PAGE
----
Galactic chromodynamics

This colourful picture resembles an abstract painting, or perhaps a contemporary stained-glass window. But it is actually an unusual view of a galaxy taken with the new MUSE instrument on ESO’s Very Large Telescope.

Colours in astronomical pictures are usually related to the real colour of an object. In this image, however, the colours represent the motion of the stars that form the giant elliptical galaxy Messier 87 — one of the brightest galaxies in the Virgo Cluster which lies about 50 million light-years away.

Red in the image indicates that stars in that part of the object are, on average, moving away from us, blue means they are coming towards us, and yellow and green are in between.

This new map of Messier 87 from MUSE shows these trends more clearly than ever before. It reveals a slow rotation of this massive object — the upper left part (in blue) is coming towards us and the lower right (in red) is moving away. It also reveals some unexpected features — for example the reversal of colours at the centre of the image, with blueish in the lower part of the centre and yellow–orange in the upper part — that suggest Messier 87 may have had a more dramatic past than previously believed, and may thus be the result of the merging of several galaxies.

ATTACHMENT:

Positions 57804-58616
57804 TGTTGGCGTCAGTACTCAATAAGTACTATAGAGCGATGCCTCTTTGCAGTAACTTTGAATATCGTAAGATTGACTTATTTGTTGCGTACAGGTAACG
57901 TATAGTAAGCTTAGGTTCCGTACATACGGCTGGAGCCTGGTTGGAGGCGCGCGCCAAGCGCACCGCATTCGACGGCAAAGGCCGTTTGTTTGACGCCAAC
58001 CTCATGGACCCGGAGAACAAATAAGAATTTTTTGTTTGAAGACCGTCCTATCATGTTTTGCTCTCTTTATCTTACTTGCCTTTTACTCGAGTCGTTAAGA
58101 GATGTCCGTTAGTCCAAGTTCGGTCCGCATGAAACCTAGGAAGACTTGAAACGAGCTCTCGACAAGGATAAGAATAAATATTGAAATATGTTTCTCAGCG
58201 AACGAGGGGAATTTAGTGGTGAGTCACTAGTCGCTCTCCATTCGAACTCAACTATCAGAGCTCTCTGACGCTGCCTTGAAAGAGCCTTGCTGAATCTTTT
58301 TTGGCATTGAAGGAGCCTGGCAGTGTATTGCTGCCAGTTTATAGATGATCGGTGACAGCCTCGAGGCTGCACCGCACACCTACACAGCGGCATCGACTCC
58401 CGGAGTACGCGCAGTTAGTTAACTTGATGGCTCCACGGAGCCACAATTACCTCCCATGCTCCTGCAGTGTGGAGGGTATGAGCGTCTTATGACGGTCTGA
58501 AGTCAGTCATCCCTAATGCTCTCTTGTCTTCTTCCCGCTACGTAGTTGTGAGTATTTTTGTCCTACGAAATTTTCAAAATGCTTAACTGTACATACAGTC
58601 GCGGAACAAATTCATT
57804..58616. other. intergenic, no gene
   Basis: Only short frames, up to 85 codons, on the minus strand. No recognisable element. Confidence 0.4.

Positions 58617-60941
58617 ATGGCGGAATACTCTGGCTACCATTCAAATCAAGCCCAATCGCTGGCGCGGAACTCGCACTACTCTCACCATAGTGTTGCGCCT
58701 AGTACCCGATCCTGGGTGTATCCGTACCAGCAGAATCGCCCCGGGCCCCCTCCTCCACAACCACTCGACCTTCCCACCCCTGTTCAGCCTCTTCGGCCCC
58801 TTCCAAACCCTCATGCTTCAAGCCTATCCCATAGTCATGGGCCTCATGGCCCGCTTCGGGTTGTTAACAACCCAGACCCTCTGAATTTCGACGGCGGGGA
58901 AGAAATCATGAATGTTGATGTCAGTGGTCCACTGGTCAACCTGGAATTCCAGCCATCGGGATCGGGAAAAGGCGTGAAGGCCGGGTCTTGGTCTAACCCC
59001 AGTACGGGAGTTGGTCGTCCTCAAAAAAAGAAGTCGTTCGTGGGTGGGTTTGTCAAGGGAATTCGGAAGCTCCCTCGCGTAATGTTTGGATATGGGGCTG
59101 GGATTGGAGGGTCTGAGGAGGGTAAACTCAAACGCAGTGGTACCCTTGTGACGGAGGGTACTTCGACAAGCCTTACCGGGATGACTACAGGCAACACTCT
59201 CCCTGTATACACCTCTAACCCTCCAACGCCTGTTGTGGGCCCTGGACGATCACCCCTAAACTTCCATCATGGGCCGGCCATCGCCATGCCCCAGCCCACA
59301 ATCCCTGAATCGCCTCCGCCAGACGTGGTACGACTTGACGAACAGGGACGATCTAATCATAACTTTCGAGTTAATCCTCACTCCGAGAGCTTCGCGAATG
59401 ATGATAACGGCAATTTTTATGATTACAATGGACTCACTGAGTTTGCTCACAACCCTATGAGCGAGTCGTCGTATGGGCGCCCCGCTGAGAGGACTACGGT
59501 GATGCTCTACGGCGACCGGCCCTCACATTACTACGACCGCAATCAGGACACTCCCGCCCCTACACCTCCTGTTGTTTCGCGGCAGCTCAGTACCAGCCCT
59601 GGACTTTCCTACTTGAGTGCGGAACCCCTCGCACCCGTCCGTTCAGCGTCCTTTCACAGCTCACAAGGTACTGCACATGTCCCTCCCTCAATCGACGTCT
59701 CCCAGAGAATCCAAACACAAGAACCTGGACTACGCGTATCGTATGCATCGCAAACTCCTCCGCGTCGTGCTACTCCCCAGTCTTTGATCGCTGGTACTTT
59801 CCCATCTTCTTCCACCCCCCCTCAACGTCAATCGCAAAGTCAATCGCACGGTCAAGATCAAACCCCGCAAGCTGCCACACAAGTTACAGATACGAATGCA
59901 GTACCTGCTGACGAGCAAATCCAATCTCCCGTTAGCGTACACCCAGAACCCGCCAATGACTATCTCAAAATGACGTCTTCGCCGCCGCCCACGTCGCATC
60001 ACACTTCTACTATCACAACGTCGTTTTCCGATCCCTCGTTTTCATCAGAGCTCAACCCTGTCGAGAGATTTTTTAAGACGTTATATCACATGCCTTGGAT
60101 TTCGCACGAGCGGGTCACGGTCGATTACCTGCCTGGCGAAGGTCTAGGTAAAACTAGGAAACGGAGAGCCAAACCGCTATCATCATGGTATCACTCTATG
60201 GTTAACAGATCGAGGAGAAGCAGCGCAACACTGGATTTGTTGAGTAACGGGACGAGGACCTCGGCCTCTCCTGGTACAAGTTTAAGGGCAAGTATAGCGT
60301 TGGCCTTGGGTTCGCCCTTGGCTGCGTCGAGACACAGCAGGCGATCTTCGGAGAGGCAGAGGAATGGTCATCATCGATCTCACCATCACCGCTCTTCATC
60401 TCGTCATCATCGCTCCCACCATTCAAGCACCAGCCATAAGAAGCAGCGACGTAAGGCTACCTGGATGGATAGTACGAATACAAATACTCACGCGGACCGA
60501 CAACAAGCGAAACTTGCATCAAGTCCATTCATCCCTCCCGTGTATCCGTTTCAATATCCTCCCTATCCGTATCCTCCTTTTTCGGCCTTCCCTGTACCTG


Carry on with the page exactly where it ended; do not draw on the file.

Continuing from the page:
A paper discussing these observations was published by the team led by Eric Emsellem, ESO Head of the Office for Science, in the letters of the Monthly Notices of the Royal Astronomical Society.



Eric Emsellem/ESO

About the Image

Release date:13 October 2014, 10:00
Size:1149 x 1152 px

About the Object

Name:Messier 87, MUSE, Very Large Telescope
Type:Local Universe : Galaxy : Type : Elliptical
Unspecified : Technology : Observatory : Instrument

Image Formats

Large JPEG
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Screensize JPEG
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Colours & filters

OpticalVery Large Telescope